One clear difference between a mentor and a sponsor is that a mentor doesn’t need to be in the same company as the mentee. A mentor provides guidance to help navigate various challenges in their mentee’s career and achieve goals, giving advice that helps bring out the best of a person’s abilities.
When given advice, support and encouragement like this, women have greater perspective and more confidence to strive towards their goals. Women in the tech sector see the role of a mentor as an incredibly important one and as they are usually a minority (often the only women in a team or department), having someone “relatable” as a mentor can seem almost impossible.
A global study by talent management specialist DDI Inc found that 67% of women agreed having a mentor is key to their development and success. However, very few women in tech are currently provided with mentors, as is evidenced by this research which found that 63% of women have not had access to mentorship throughout their career.
To create a diverse and successful environment, companies need to heed this and increase the opportunities for women to have mentors. Women are often left to ask for a mentor if they want one but generally are not aware if these are available, so it makes sense that more companies create a more formal mentorship program, and communicate it widely.
A common and somewhat unhelpful phenomenon in tech environments is the forming of “in and out groups”. They generally come from group social activities like drinks at the pub, organised sports, game playing etc. Employees involved in these activities develop cross-team and cross-level relationships which often lead to “informal” mentorships and even sponsorships where individuals can score themselves an advantage which can lead them to promotions or project opportunities. The people who are outside these groups are those who perhaps don’t drink so don’t go along to the drinks, or aren’t sporty, don’t play pool, don’t like video games, or have family responsibilities that prevent them from attending (you get the picture).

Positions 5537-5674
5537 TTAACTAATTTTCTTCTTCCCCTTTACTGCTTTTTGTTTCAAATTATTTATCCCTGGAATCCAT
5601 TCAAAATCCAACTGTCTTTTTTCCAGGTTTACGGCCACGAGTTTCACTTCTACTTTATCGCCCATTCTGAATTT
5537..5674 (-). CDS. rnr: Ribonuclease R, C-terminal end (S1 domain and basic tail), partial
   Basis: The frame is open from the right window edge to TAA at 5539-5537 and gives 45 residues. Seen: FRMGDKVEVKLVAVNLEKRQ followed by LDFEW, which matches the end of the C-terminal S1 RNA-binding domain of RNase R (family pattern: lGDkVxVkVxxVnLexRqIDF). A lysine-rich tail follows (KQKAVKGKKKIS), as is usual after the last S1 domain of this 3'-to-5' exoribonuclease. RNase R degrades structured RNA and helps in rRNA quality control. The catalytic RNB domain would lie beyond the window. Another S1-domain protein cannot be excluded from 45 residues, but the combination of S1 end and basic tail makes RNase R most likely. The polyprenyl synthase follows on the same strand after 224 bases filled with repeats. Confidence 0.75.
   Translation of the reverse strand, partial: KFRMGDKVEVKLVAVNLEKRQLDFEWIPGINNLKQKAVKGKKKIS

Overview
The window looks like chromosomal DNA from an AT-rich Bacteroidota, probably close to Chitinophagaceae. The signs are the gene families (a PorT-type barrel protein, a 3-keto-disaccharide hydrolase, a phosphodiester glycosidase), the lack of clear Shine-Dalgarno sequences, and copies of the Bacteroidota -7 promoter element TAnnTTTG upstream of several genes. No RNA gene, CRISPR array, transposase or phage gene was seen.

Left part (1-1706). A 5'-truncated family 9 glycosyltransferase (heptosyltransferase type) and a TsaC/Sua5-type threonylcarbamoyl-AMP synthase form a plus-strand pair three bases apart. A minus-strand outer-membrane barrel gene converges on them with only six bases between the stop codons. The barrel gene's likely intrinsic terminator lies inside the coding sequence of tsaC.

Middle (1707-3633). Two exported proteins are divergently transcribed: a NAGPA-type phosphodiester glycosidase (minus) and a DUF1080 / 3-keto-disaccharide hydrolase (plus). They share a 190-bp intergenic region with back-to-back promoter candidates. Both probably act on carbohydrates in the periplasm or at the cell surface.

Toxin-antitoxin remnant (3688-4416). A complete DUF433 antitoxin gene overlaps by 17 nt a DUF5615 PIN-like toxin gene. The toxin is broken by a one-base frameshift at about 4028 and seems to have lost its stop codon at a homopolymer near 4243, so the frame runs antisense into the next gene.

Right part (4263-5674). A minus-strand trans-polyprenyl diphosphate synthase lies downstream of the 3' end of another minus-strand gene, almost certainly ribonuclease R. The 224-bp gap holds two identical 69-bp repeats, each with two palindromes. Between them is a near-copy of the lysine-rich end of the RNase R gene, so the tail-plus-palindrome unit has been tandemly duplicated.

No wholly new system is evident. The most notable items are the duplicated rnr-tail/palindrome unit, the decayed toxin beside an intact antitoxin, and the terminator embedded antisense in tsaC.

The purpose of increasing mentors and sponsors for women, in particular, is to counteract these unintentional and dated inner workings of tech companies, giving women the same opportunities as their male counterparts, and creating a fairer and more equitable playing field.
To demonstrate this phenomenon, I often use the example of that episode of “Friends” where Rachel smokes, remember that one? She lands her dream job at Ralph Loren and loves her team but they frequently go for cigarette breaks together and as she doesn’t smoke Rachel stays inside. She soon starts hearing about projects, activities and invites she’s completely missed out on because she wasn’t at the smoke breaks where they were talked about. Soooooo she takes up smoking, just so she can access this other world of opportunity in the “smokers group”.
Even though there’s been some good progress made towards workplace gender equality, there’s still a very long way to go. We absolutely must bring focus and resources to providing women with real opportunities to develop and advance to senior and leadership levels.
Implementing formally organised mentoring and sponsorship programs can be a slam-dunk game-changer for women in technology and you know the old adage, “you can’t be what you can’t see”? Giving the next generation of young women line of sight of rafts of women at leadership levels in the field of technology is without doubt the outcome we should all be striving for.
Emma Jones is the Founder and CEO of Project F,
helping progressive companies achieve gender-balanced technology teams and leadership.